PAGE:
Back in January, we began rolling out the Citizen Media Law Project's Legal Guide. So far, we've published major sections of the guide covering Forming a Business and Getting Online, Dealing with Online Legal Risks, and Newsgathering and Privacy. This week we published the section on Access to Government Information, which highlights the extensive amount of information available through government sources and explains how both traditional and non-traditional journalists can use various public access laws to gather and make effective use of this information.
To whet your appetite, I've pasted the overview to this new section below:
This section of the legal guide outlines the wide-array of information available to you from government sources. These sources range from your local city council all the way up to the largest agencies in the federal government. In fact, you might be quite surprised at how much information is available to you. And the best part is that you generally don't need to hire a lawyer or file any complicated forms -- you can access most of this information simply by showing up or filing a relatively simple request. Moreover, you don't need to be a professional journalist to share what you find with others who are interested in these issues; with nothing more than an Internet connection, you can make the information available to anyone in the world. For an impressive example of how some people are using the power of new information technologies in conjunction with government information, check out Adrian Holovaty's Chicagocrime.org, a browsable database of crimes reported in Chicago.
Regardless of what you publish online, it is likely that at least one (if not many) of the information sources we discuss in this section will be valuable to you. For example, you might want to find out whether the drinking water coming out of your faucet contains pollutants (information that is likely contained in documents held by the Environmental Protection Agency or one of its state counterparts). Perhaps you'd like to know more about how your local school board makes decisions (information that you can get by attending school board meetings). Or perhaps you are concerned that a real estate developer may have been sued for fraud (information that is available by visiting the courthouse in person or accessing the court's electronic docketing system).
Information from these government sources will be especially useful to you if you want to take your publishing activities beyond merely commenting on material posted by others. These sources can help you move into original reporting and enable you to comment in an informed fashion on local and national debates. You might even do a periodic post or column on subjects of particular interest to your website or blog. For example, the Gotham Gazette, an independent news site that covers "New York City News and Policy," has an entire section focusing on city government, which is largely based on meetings of the New York City Council.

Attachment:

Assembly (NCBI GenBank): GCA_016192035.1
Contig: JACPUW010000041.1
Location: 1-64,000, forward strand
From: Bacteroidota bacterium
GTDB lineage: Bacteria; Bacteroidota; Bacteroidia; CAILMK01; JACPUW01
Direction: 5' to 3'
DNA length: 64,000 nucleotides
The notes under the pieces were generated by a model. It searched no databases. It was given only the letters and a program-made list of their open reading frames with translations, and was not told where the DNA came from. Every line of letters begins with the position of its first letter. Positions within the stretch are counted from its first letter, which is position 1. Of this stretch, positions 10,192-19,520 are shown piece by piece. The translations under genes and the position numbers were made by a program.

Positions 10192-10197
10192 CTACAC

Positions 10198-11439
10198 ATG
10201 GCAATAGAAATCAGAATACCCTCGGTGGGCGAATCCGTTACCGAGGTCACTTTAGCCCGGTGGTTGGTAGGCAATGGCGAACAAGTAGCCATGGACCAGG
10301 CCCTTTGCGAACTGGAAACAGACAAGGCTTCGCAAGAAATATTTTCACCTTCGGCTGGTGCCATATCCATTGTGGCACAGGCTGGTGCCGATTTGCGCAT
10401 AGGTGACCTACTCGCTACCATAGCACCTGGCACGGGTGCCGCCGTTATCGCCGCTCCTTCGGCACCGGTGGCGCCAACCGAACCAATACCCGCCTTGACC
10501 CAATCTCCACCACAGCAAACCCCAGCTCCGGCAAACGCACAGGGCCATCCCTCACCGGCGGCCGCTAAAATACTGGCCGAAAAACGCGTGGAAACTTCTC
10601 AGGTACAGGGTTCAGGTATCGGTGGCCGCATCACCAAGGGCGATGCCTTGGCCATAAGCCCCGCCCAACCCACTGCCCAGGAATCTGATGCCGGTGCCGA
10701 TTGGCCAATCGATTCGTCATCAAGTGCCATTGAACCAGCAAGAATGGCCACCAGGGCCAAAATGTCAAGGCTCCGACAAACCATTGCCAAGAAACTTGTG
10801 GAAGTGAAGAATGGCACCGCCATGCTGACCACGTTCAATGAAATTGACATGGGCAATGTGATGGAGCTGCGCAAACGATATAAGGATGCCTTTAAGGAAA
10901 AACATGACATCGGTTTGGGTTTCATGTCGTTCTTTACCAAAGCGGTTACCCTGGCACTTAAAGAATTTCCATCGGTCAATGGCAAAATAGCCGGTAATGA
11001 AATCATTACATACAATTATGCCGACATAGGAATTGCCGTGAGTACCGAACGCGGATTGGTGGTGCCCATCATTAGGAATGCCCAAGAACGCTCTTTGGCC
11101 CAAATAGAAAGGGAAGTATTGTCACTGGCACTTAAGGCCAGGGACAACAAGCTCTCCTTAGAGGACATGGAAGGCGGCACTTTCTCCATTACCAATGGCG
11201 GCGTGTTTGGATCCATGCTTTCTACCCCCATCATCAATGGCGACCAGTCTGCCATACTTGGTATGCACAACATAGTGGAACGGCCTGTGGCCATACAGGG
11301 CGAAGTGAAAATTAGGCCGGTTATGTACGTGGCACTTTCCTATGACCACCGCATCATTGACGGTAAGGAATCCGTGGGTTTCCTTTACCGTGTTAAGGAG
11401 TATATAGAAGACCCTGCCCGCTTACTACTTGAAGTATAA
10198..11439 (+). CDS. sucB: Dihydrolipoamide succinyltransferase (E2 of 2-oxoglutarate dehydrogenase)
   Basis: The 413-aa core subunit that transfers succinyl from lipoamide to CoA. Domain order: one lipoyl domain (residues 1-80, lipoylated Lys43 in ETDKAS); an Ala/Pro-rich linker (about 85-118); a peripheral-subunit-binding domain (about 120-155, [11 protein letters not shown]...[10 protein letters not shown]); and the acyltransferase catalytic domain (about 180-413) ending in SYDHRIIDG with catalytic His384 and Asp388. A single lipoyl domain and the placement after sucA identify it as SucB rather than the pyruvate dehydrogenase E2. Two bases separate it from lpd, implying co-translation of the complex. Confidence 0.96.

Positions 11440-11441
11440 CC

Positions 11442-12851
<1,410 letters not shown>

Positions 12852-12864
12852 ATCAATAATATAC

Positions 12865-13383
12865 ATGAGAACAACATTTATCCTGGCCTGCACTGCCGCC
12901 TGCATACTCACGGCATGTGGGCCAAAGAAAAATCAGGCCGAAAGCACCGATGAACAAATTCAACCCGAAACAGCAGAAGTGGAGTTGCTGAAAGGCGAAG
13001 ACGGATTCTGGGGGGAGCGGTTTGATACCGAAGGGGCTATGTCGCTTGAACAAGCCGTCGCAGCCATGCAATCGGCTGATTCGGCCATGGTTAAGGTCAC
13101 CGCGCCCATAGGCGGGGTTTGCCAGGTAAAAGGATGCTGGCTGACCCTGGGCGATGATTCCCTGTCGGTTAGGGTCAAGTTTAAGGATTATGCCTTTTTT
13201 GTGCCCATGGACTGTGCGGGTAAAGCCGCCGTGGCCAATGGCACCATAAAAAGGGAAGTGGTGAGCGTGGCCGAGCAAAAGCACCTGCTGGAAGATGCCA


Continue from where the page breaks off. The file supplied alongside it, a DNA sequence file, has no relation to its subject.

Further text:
We should point out, however, that the information you gather from these government sources doesn't have to be limited to the actions of the government itself. Government bodies collect extensive information on individuals, corporations, and other organizations. Much of this information is available to the public. You just have to know where to look.
The first thing you will need to consider is which government entity likely has the information you are seeking. Public access to government information extends to a broad range of government sources, including federal and state agencies, Congress and state legislatures, government boards and committees, and the courts. In fact, it might be the case that the information you are interested in is located in more than one place. A little advanced research on your part can go a long way when dealing with the government. Because different laws apply to different government entities, you will want to review each section of this guide that might apply to your situation. If you are not sure whether the information you seek is associated with a federal, state, or local government body, refer to the page on Federal, State, and Local Government Bodies for some helpful information.
It is also worth bearing in mind that laws granting access to government information are only one of many important fact-finding tools in your information gathering toolbox. These laws can be very powerful, but their scope is limited to records and information available through government sources. For a broad overview of how you can investigate a full range of actors, including government, individuals, and corporations, see the Newsgathering section of this guide and check out the Center for Investigative Reporting's entertaining and inspirational guide, Raising Hell: A Citizens Guide to the Fine Art of Investigation.
Information Held by the Federal Government
The federal government is a sprawling and far reaching entity headquartered in Washington, D.C., but with agencies and offices in almost every part of the country. A number of important laws govern your access to information associated with the federal government.
The most well known of these laws is the Freedom of Information Act ("FOIA"), which provides access to the public records of most departments, agencies, and offices of the federal government. But several lesser known laws are also important, including the Government in the Sunshine Act which gives you the right to attend the meetings of many federal agencies, the Federal Advisory Committee Act, which allows you to attend the meetings of boards and committees that advise agencies of the federal government, and the Presidential Records Act, which sets out the procedures you must follow to request records from the president and his or her close advisers.
If you are seeking records held by a federal government agency, you should review the section on Access to Records from the Federal Government which describes FOIA and provides some practical advice on how to use the law to acquire government records. Keep in mind, however, that FOIA does not cover the President himself/herself, Congress, or the federal judiciary. For information on accessing information from these sources, see the Access to Presidential Records, Access to Congress, and Access to Courts and Court Records sections of this guide, respectively.